If the physical effects of the duobinary code in the context of fiber optics are analyzed in detail, it can be shown that a reduction in the bandwidth of the signal is indeed obtained. On the other hand, this code has no influence on the spectrum of each pulse considered in isolation, whereas it is precisely this spectrum which is decisive in the matter of the effects of chromatic dispersion.
The positive results reported by various articles are difficult to explain. Although some experimental parameters can be verified (length and quality of the fiber, bit rate), other parameters cannot be accurately controlled: characteristics of the optical components and the real operation of the control electronic circuits.
Simulations and tests in which the experimental parameters were varied, indicated that an improvement is obtained provided that a phase-shift of the carrier wave is produced within each "0" which precedes or succeeds each block of "1" or each isolated "1". Moreover, it is not necessary for the low power level that codes the "0" to be the lowest possible, in other words for the extinction rate to be the highest possible. In practise an optimal value of the extinction rate is a complex function of the other experimental parameters.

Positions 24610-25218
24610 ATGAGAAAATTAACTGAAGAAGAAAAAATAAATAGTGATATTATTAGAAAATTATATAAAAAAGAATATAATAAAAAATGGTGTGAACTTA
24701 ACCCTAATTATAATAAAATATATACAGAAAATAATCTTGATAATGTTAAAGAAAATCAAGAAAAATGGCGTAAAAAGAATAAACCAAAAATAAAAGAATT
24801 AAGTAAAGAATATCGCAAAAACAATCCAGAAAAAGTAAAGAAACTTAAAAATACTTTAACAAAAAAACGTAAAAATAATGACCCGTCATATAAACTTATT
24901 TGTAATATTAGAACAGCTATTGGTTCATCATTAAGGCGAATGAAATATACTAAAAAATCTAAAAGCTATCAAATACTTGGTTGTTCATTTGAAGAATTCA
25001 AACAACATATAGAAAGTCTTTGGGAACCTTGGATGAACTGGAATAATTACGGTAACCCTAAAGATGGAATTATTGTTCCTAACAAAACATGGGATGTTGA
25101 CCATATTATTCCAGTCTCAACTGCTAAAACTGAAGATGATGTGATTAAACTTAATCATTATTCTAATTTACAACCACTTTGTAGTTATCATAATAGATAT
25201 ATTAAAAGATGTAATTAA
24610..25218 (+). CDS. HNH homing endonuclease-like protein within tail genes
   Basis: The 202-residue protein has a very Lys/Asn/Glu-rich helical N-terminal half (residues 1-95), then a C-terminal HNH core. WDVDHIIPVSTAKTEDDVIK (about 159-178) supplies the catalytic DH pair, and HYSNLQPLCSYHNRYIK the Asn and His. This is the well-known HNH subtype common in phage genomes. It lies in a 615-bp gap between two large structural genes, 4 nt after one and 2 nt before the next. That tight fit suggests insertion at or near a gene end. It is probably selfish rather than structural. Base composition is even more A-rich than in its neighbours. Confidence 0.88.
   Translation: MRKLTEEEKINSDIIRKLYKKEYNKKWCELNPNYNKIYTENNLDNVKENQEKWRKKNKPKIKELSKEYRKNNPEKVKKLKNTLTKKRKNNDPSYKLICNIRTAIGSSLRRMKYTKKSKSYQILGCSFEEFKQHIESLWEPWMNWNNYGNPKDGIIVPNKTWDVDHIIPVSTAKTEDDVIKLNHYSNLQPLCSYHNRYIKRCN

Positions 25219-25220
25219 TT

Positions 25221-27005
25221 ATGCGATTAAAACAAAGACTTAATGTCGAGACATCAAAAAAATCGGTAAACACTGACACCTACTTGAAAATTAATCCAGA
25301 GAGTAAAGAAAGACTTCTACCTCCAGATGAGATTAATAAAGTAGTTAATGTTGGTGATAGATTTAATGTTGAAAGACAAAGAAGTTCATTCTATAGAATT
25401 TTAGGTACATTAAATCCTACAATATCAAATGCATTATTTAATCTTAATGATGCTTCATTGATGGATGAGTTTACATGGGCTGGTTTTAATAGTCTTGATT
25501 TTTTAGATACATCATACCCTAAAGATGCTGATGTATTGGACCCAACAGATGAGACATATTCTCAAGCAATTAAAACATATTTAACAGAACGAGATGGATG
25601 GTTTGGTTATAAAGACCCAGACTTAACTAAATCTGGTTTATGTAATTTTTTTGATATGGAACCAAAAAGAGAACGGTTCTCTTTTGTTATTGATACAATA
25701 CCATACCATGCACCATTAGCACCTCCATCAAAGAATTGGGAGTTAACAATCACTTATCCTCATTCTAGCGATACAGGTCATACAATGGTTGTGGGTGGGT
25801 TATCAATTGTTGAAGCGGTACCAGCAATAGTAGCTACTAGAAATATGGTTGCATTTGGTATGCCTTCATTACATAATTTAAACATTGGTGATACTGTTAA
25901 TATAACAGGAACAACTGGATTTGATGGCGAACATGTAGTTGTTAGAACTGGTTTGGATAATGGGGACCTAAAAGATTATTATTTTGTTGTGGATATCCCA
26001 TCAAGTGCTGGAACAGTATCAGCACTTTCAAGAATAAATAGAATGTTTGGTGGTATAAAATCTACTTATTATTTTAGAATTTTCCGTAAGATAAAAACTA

In view of the above, an aim of the invention is to propose an optical transmission method exploiting the observations reported above. This method could be called the "phase-shaped binary transmission" (PSBT) method.